Game and Fish Seek Instream Flow Water Rights to Protect Native Trout
The Wyoming Game and Fish Department hopes to secure streamflow protection for different sections of the Yellowstone River basin. These would be sections of Crandall Creek, Dead Indian Creek and Muddy Creek in the Clarks Fork.
The rationale is to protect fish habitat and keep the river flowing in streams for fisheries while protecting existing water users. Yellowstone cutthroat, in particular, are seeing significant population declines, which the Game and Fish say is because of water -- or lack thereof -- and nonnative fish species.
“Water is the most important part of fish habitat. Maintaining adequate amounts of water in streams year-round is critical for maintaining and improving the long-term health of fish populations,” said Del Lobb, Game and Fish instream flow biologist.
Game and Fish conducted instream flow investigations on the three creeks in 2014 to determine flows needed to maintain the existing Yellowstone cutthroat populations. The proposed water rights would protect flows in 10 stream miles. All three stream segments are within the Yellowstone cutthroat trout’s native range.
“Securing these water rights means the streams will continue to flow naturally and provide critical habitat for spawning, passage and year-round survival of this species,” Lobb said.
Securing instream flow water rights has benefits for anglers and Wyoming, too.
“Instream flows don’t just benefit the Wyoming residents who fish. They also help Wyoming’s tourism industry, which largely depends on flowing streams that provide angling and boating opportunities and enhance sight-seeing, hiking, hunting and camping,” Lobb said.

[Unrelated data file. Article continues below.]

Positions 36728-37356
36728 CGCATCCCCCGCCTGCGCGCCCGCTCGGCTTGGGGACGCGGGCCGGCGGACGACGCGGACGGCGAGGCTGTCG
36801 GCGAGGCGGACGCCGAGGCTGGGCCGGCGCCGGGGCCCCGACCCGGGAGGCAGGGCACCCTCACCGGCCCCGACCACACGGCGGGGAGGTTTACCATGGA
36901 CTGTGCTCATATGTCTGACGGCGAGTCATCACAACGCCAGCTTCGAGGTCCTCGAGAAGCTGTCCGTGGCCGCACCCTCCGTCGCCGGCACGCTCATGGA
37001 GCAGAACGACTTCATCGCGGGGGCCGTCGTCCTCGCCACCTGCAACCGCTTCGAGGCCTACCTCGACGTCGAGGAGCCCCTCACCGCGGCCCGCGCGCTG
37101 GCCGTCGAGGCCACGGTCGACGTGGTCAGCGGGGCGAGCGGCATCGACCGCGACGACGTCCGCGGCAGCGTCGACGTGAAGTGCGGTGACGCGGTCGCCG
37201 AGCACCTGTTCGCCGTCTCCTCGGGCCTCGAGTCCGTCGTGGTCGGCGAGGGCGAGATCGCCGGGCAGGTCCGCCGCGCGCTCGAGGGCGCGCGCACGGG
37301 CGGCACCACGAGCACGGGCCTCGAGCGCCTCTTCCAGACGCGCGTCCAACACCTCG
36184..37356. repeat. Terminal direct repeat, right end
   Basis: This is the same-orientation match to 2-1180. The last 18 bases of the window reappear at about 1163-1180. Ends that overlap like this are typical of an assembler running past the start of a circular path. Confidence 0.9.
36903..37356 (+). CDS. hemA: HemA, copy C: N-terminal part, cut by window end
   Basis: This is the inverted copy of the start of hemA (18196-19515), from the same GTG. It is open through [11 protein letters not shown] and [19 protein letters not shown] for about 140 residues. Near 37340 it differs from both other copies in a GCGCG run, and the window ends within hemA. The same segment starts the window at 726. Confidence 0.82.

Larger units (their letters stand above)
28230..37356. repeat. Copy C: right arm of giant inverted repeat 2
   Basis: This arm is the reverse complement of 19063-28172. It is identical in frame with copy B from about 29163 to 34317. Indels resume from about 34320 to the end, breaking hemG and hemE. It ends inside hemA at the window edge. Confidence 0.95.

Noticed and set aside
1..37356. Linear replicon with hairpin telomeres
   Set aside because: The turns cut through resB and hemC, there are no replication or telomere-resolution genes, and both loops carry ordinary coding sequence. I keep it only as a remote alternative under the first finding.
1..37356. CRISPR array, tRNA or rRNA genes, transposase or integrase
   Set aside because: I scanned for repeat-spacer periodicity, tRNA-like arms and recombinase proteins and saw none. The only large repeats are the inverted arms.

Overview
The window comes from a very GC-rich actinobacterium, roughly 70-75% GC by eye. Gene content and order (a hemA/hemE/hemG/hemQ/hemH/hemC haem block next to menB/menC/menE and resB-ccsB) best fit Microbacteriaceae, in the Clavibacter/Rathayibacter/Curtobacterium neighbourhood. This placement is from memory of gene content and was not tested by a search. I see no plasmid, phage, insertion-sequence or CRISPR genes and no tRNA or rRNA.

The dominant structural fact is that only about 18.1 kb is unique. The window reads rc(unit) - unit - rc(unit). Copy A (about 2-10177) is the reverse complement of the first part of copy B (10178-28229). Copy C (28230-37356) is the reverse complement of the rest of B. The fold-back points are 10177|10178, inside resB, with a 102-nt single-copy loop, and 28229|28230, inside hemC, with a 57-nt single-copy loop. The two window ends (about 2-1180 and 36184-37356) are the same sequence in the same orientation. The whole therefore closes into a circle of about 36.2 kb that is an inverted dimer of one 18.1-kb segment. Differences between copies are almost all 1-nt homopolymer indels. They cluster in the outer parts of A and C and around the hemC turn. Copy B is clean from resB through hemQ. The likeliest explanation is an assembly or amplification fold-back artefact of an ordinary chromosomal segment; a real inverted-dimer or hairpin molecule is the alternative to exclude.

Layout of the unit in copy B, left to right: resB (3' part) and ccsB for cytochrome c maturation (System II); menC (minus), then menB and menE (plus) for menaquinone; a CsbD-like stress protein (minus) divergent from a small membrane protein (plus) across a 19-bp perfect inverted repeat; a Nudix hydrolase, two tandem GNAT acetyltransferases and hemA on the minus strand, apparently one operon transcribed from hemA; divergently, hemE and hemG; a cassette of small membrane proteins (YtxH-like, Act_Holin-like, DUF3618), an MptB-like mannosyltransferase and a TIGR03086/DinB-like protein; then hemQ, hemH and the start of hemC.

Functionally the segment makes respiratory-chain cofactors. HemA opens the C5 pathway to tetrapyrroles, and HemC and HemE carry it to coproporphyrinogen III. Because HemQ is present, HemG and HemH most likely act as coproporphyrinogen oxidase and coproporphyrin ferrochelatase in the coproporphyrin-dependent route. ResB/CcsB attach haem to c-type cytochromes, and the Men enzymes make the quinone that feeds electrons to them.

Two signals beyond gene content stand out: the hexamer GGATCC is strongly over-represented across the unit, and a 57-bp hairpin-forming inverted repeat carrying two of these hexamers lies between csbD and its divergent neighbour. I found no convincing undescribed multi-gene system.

Game and Fish prepared three applications for the instream flow water rights. The Wyoming Water Development Office — the official applicant for the State of Wyoming — submitted the applications to the Wyoming State Engineer’s office and conducted a water availability study funded by Game and Fish.
The State Engineer’s Office is holding a public hearing at 9 a.m. Nov. 16 at the Cody Regional Game and Fish office to share information and receive comments on the proposed water rights. The hearing will be recorded and made available for anyone unable to attend. The public hearing is a benchmark in a multi-step process to acquire instream flow water rights.
If the water rights are approved by the State Engineer following the public hearing, these three stream segments will add to the 123 instream flow segments already secured for fisheries in Wyoming. Currently 512 miles — of the more than 25,000 miles of streams with fisheries in Wyoming — have permitted or adjudicated instream flow water rights for sport fisheries and native fish conservation.
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Gallery Credit: Kolby Fedore, Townsquare Media